Plot[ edit ] Early one morning in SalemMassachusetts insome young village girls meet in the woods with a Barbadian slave named Tituba. One of the girls, Abigail Williamskills a chicken and drinks the blood, wishing for John Proctor's wife to die. They are discovered by Abigail's uncle, Reverend Samuel Parris.
I saw Goody Osburn with the Devil! I saw Bridget Bishop with the Devil! See Important Quotations Explained Reverend Hale is an intellectual man, and he has studied witchcraft extensively. Hale asks Proctor and Giles if they have afflicted children.
Giles says that Proctor does not believe in witches. Proctor denies having stated an opinion on witches at all and leaves Hale to his work. Parris relates the tale of finding the girls dancing in the forest at night, and Mrs.
Putnam reports having sent her daughter to conjure the spirits of her dead children. She asks if losing seven children before they live a day is a natural occurrence. Hale consults his books while Rebecca announces that she is too old to sit in on the proceedings. Giles asks Hale what reading strange books means because he often finds his wife, Martha, reading books.
The night before, he tried to pray but found that he could not succeed until Martha closed her book and left the house. Giles has a bad reputation in Salem, and people generally blame him for thefts and random fires. He cares little for public opinion, and he only began attending church regularly after he married Martha.
Giles does not mention that he only recently learned any prayers and that even small distractions cause him problems in reciting them. Hale thoughtfully considers the information and concludes that they will have to discuss the matter later.
Slightly taken aback, Giles states that he does not mean to say that his wife is a witch. He just wants to know what she reads and why she hides the books from him.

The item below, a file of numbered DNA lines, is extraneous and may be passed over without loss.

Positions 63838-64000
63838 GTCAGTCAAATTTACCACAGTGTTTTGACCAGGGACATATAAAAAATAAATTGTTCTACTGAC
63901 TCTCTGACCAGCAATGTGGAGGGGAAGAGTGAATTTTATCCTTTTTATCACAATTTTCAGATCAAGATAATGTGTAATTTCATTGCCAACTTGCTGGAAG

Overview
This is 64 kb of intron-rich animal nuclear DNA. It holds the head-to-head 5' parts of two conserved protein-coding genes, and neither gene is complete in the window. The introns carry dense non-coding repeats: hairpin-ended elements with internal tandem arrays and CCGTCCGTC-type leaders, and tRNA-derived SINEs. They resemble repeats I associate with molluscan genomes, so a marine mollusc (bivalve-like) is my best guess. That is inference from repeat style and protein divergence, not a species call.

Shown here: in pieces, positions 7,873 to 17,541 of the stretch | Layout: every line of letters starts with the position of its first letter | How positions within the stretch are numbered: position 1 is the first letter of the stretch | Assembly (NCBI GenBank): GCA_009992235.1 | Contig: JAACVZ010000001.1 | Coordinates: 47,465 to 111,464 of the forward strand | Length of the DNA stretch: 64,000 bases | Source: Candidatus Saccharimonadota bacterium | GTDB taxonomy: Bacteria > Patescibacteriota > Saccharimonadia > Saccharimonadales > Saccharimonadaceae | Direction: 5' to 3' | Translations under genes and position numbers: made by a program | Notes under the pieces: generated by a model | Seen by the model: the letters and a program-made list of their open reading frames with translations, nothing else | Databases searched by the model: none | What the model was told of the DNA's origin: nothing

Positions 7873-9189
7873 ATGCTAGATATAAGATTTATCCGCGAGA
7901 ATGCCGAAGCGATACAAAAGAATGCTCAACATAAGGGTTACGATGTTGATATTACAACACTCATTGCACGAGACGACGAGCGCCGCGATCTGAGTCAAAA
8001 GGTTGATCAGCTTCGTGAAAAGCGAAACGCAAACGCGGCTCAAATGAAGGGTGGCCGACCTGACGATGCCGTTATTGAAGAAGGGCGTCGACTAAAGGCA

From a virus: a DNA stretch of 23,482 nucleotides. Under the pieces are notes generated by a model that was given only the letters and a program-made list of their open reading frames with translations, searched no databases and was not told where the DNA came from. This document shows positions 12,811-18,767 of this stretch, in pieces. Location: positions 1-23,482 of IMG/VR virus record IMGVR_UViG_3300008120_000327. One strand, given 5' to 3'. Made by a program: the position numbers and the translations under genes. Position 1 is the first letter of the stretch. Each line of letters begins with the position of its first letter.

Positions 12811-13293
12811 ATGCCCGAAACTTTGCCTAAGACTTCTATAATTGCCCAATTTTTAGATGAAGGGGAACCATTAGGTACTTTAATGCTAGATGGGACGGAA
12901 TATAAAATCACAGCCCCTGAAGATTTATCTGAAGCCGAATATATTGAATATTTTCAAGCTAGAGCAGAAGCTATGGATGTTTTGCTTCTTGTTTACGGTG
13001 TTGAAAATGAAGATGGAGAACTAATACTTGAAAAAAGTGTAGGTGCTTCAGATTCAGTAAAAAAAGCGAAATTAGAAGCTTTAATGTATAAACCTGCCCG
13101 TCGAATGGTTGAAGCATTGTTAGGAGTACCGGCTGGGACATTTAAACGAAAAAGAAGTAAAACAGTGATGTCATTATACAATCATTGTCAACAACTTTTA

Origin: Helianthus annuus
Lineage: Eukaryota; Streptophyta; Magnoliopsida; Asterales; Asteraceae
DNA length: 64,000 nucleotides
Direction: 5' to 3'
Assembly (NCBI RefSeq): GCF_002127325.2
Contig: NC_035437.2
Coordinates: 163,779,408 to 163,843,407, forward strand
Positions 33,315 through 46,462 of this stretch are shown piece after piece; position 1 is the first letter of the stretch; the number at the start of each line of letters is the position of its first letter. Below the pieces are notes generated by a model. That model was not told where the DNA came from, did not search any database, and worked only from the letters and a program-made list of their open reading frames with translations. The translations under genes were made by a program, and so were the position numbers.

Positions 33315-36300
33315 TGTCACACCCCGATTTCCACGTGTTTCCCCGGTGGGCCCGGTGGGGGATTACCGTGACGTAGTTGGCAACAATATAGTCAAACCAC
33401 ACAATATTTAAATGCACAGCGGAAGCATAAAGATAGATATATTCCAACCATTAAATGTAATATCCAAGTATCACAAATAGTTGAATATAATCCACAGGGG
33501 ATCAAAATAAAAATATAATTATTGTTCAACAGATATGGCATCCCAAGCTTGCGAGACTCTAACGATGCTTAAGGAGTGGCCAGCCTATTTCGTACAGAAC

Hale questions Abigail about the dancing in the forest, but Abigail maintains that the dancing was not connected to witchcraft. Parris hesitantly adds that he saw a kettle in the grass when he caught the girls at their dancing.
Abigail claims that it contained soup, but Parris insists that he saw something moving in it. Abigail says that a frog jumped in. Under severe questioning, she insists that she did not call the devil but that Tituba did. She denies drinking any of the brew in the kettle, but when the men bring Tituba to the room, Abigail points at her and announces that Tituba made her drink blood.
Tituba tells Parris and Hale that Abigail begged her to conjure and concoct a charm. Tituba insists that someone else is bewitching the children because the devil has many witches in his service. Putnam suggests Sarah Good or Goody Osburn, two local outcasts. In a rising tide of religious exultation, Tituba says that she saw four people with the devil.Thanks to the director who let Arthur Miller do the screenplay- so the movie is a honest rendition of the great play.
Daniel Day Lewis is very good- and the movie is true to the original. I've been working with the materials of the Salem Witch Trials of for so long as an academic historian, it's not surprising when people ask me if I've seen the play or film The Crucible, and what I think of benjaminpohle.com created works of art, inspired by actual events, for his own artistic/political intentions.
A summary of Act I: The entrance of Reverend Hale to the closing scene in Arthur Miller's The Crucible.
Reverend Hale’s Metamorphosis In Arthur Miller’s play, The Crucible, it is clear that Reverend John Hale of Beverly is the character that undergoes the most dramatic transformation and is a perfect example of how a well-respected, strong willed man can be changed due to deceit and lies. Jul 31, · An Online Tagalog - English Dictionary Learn Tagalog or Filipino Language for free. "I believe that the reader will discover here the essential nature of one of the strangest and most awful chapters in human history," Arthur Miller wrote of his classic play about the witch-hunts and trials in seventeenth-century Salem, Massachusetts.
Learn exactly what happened in this chapter, scene, or section of The Crucible and what it means. Perfect for acing essays, tests, and quizzes, as well as for writing lesson plans. C Sean Caffrey. Born Belfast 1st April Died Belfast 25th April Largely unsung and seasoned actor, who at one time was a potential leading man and whose efficacy was given an early test in writer Patrick Galvin’s televised play ‘Boy in the Smoke’ , in which he starred as Paddy, a newly arrived Irish immigrant in London.
In Arthur Miller's The Crucible, the beliefs and principles of Reverend John Hale change dramatically, as the events of the Salem Witch Trials cause him to question his moral values and initial intentions.
The Role of Reverend Hale as a Catalyst in The Crucible - The Salem witch trials of was an event that shaped the history of this country, as well as the lives of those whose wives and husbands were condemned to death.